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Beginning in 2027, residents in California will have another option as opposed to burial or cremation: human composting.
This could catch on as a more eco-friendly alternative to the usual procedures taken when a person passes on. National Geographic estimates that cremations in the United States result in 360,000 metric tons of carbon dioxide annually.
According to SFGate, human composting involves the body being housed in a reusable container filled with wood chips, which will then be exposed to air to allow bacteria and microbes to grow.
In about a month, the body will fully decompose, transforming into the soil, completely doing away with the need for burning fossil fuels. Interestingly, California is the fifth state to regulate the measure, which has already been legalized in Washington, Colorado, Vermont, and Oregon.
“AB 351 will provide an additional option for California residents that is more environmentally-friendly and gives them another choice for burial,” said Democratic Assemblymember Cristina Garcia.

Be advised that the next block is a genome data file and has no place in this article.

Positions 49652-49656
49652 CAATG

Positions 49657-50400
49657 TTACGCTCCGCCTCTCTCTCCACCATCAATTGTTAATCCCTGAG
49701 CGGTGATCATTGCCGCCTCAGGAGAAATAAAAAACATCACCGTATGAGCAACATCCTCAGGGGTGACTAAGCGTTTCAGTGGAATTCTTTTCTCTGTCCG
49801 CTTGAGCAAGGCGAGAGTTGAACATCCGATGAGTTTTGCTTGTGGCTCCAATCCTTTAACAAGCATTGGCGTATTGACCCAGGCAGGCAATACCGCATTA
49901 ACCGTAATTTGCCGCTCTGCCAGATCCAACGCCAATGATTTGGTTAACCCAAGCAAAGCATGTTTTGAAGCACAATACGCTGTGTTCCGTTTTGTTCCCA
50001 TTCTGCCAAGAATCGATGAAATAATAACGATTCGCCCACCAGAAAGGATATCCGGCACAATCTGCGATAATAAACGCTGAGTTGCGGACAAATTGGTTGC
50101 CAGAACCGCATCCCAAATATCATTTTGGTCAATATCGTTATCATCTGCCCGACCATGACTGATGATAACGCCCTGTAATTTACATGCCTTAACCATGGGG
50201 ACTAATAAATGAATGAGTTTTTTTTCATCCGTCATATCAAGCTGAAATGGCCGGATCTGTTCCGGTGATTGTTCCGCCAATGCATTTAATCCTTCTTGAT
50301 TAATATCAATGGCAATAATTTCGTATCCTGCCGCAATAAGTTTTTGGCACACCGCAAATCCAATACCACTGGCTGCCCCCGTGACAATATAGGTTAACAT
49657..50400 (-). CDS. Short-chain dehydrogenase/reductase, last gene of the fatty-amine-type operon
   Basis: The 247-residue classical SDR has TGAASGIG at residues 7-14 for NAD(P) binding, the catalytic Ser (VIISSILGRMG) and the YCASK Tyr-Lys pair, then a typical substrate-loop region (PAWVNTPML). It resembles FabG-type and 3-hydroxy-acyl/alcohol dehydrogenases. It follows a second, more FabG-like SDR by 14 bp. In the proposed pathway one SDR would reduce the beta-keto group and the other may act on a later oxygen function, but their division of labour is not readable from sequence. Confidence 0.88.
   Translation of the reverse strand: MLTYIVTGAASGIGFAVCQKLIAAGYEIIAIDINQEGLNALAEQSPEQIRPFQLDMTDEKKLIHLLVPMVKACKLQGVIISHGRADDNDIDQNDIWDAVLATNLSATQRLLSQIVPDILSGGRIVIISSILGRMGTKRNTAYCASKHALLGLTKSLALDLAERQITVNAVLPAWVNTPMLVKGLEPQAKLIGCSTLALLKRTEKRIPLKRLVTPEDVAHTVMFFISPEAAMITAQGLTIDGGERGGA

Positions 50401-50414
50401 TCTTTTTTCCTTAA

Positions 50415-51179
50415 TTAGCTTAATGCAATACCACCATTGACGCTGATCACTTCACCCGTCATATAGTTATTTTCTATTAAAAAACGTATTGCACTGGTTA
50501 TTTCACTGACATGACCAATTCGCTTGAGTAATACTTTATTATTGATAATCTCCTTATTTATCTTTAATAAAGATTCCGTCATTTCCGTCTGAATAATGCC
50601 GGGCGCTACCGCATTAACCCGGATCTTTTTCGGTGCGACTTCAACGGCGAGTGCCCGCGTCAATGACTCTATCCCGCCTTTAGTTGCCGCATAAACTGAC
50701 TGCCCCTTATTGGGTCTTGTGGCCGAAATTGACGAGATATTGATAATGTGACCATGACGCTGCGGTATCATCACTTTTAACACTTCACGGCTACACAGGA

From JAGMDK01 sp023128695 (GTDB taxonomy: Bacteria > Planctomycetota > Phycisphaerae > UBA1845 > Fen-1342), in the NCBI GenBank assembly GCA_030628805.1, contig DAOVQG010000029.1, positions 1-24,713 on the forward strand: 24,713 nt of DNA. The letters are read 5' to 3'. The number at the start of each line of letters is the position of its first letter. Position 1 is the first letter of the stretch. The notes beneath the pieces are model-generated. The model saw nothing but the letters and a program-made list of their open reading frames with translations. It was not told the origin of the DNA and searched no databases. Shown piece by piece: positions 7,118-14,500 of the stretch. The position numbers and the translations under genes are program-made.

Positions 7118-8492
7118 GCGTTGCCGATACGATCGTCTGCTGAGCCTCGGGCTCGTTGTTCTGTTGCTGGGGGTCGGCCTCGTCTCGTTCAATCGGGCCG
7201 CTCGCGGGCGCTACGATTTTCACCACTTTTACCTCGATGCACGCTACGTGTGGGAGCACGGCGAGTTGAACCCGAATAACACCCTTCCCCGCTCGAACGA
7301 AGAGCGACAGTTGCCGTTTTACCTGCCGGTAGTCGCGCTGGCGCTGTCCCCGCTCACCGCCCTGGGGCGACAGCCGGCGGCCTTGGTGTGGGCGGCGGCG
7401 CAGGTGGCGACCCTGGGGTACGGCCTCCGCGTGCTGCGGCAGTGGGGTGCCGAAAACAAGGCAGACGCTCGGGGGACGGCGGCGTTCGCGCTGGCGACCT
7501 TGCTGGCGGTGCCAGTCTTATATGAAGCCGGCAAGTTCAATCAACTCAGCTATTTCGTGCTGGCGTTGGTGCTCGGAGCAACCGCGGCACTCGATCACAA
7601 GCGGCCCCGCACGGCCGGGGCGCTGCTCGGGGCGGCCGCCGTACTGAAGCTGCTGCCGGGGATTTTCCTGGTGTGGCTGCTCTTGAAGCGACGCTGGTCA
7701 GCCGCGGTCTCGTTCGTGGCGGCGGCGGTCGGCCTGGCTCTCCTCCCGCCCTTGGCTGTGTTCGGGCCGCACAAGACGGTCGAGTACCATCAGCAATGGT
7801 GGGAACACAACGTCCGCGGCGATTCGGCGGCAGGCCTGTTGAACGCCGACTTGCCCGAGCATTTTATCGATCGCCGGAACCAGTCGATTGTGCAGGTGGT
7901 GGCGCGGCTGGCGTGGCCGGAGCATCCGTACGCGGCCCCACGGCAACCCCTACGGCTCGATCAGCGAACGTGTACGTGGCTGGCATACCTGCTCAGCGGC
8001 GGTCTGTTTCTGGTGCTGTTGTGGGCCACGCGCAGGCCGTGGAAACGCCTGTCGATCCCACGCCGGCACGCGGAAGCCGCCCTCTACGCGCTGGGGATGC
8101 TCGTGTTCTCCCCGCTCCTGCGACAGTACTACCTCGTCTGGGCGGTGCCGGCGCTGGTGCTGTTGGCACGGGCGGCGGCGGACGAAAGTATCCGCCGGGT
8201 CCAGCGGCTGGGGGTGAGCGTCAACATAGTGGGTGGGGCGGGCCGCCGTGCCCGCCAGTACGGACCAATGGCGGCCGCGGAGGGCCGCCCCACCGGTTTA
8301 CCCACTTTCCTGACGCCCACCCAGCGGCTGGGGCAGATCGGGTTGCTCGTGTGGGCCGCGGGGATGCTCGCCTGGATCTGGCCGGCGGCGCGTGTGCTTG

“With climate change and sea-level rise as very real threats to our environment, this is an alternative method of final disposition that won’t contribute emissions into our atmosphere,” she added.
However, as per the Los Angeles Times, the Bill has faced opposition, including from the California Catholic Conference, who felt the process “reduces the human body to simply a disposable commodity.”
The group argues this form of disposal doesn’t adhere to the “universal norm of reverence and care towards the deceased,” such as the practice of respectfully burying bodies or honoring the ashes of those who have passed away.
In terms of finances, human composting is typically less expensive than a casket funeral, costing an estimated US$5,000 to US$7,000. It’s still more costly than a cremation, which could deter many from choosing the option despite its environmentally-friendly benefits.
Soil created from the remains of humans can be used on private land with permission, though it will still be subjected to the same regulations as cremated ashes being scattered.